U.S., EU Facing WTO Fight Over GM Foods

September 15, 2003

2 Min Read
U.S., EU Facing WTO Fight Over GM Foods


U.S., EU Facing WTO Fight Over GM Foods

BRUSSELSThe ongoing disagreement between the United States and the European Union (EU) over marketing genetically modified (GM) crops and foods was revved up in mid-August. On Aug. 18, the United States, Canada and Argentina requested the World Trade Organization (WTO) establish a dispute settlement panel to review the EU approval guidelines for GM crops, which the countries claim amount to a moratorium on such products in violation of free trade. The move followed consultation meetings among the countries in June, with the aim of opening dialogue on the topic.

Delegations from the United States, Canada and Argentina consulted in June with EU officials, but the EU indicated no willingness to comply with its WTO obligations by lifting the groundless moratorium on biotech products, said Robert Zoellick, U.S. trade representative.

The WTO request came only weeks after the European Commission (EC) (http://europa.eu.int) published guidelines for the development of strategies and best practices to ensure the co-existence of GM crops with conventional and organic farming. The guidelines set out general principals and the technical and procedural aspects to be taken into account when member states develop measures for coexistence of these crops.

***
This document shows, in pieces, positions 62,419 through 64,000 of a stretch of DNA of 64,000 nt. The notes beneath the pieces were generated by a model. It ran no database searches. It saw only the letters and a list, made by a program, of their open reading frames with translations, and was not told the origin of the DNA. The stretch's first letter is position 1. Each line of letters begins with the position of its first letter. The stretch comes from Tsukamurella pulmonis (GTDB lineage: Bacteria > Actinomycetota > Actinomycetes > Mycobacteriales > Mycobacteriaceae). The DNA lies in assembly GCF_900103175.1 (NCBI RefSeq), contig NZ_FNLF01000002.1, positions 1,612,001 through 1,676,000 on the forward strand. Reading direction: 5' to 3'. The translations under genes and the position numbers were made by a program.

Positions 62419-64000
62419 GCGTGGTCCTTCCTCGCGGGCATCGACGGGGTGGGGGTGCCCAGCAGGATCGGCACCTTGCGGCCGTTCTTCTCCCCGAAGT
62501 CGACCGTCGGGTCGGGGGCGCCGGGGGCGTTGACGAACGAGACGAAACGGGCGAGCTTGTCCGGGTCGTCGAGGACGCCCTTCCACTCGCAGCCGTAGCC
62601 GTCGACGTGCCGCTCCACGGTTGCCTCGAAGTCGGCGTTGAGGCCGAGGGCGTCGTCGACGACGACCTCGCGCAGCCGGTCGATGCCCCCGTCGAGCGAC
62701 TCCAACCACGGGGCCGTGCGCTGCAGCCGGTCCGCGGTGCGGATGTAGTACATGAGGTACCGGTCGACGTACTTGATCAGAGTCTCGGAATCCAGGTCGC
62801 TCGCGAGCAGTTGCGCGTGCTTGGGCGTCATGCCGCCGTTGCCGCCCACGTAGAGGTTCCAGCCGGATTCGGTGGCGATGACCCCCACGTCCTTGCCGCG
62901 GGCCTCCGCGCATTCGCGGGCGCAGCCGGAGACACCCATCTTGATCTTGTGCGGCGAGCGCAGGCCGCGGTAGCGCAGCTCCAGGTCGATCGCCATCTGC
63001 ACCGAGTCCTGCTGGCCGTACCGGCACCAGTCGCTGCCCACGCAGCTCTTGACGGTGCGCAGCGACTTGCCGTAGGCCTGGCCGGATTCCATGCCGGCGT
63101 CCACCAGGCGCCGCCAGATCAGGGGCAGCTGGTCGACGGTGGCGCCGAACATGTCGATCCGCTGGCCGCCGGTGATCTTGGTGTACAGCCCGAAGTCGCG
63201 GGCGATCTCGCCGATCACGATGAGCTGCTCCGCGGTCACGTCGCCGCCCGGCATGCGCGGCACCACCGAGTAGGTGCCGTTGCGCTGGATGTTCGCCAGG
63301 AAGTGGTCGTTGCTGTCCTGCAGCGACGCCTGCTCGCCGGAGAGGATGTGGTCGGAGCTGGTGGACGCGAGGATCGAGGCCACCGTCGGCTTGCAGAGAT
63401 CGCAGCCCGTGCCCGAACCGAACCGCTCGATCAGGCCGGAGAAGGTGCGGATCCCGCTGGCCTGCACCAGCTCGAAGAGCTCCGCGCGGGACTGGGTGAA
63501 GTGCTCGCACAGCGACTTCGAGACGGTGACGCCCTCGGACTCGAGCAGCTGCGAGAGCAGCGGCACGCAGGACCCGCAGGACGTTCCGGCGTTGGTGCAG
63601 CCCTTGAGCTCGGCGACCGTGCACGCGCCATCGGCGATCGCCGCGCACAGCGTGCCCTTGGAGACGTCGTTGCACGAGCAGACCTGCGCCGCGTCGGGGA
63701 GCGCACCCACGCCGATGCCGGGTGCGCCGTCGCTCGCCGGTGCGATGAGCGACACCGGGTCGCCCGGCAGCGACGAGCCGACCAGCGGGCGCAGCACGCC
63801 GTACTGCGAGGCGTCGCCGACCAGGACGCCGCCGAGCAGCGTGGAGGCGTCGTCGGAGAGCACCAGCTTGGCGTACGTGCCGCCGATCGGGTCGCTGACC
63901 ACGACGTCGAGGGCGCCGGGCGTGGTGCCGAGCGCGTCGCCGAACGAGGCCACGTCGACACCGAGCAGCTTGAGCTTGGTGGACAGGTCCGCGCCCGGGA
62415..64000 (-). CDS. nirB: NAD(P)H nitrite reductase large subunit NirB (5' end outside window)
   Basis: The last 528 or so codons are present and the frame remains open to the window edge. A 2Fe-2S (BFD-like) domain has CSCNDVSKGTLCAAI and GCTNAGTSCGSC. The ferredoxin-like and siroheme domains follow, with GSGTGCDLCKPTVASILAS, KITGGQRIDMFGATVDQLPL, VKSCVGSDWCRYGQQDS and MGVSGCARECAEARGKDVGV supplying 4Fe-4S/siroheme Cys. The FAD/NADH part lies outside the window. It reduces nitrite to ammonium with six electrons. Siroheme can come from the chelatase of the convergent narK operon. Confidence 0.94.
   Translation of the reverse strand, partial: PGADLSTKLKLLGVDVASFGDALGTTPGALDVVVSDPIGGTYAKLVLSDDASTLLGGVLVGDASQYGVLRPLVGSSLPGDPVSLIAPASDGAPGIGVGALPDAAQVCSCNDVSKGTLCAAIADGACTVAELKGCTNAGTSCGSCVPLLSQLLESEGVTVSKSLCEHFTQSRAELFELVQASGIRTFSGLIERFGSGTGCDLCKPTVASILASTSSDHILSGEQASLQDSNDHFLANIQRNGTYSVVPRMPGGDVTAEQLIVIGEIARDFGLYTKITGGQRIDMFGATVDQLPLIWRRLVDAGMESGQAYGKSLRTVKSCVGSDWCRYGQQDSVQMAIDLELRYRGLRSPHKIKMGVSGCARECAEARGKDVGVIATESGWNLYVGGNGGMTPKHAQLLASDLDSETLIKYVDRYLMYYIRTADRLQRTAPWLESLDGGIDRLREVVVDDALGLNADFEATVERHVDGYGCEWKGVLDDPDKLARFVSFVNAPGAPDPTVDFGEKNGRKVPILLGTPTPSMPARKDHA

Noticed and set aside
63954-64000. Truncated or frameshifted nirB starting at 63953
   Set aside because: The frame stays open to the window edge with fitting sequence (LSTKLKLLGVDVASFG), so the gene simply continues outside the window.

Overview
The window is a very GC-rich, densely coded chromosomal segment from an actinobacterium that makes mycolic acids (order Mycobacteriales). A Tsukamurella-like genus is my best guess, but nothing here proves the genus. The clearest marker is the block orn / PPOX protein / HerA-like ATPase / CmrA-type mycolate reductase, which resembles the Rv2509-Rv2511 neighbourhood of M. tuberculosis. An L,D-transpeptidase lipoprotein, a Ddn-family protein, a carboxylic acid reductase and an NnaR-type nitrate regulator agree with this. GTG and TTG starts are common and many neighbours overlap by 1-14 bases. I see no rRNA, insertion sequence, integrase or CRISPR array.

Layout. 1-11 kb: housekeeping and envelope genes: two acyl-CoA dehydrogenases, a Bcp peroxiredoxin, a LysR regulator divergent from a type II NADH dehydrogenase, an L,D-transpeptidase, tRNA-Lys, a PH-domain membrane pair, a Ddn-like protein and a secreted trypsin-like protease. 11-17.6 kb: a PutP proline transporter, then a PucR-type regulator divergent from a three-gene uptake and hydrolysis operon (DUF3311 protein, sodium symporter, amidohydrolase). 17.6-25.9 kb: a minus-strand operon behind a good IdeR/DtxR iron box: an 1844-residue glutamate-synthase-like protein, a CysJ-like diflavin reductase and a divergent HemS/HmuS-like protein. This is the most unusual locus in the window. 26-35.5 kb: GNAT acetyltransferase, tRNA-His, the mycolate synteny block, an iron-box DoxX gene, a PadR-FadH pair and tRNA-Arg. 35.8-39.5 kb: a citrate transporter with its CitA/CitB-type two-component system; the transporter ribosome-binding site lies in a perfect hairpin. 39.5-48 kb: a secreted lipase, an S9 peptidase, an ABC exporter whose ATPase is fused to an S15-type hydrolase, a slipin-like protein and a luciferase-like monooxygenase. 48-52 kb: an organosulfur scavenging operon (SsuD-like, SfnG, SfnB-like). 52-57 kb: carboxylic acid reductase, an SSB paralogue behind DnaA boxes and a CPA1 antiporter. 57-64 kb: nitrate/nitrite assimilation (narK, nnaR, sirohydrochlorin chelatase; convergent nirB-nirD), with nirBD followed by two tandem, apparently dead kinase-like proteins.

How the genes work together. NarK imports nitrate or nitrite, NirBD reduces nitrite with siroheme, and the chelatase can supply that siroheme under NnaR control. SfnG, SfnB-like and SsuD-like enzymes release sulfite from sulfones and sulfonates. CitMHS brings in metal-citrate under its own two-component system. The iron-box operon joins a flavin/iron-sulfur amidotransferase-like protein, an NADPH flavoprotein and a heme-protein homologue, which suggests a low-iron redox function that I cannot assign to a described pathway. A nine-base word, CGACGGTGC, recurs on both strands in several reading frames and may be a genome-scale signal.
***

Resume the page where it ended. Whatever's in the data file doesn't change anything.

Included in the guidelines is a list of measures that European countries could adopt as part of a co-existence strategy. Among the suggestions are: on-farm measures (i.e., isolation distances, buffer zones); cooperation between farms (i.e., sharing data on sowing plants, crop varieties); monitoring and notification schemes; farmer training; exchange of information; and advisory services.

Only a month ago we updated our regulatory system on GMOs [genetically modified organisms] in line with the latest scientific and international developments, said David Byrne, EU commissioner for health and consumer protection. Clear labeling and traceability rules are essential to help restore consumer confidence in GMOs in Europe.

WTO dispute panel procedures last a year on average, though the timetable in this case may be longer given the necessity of hearing several scientific experts on the topic.

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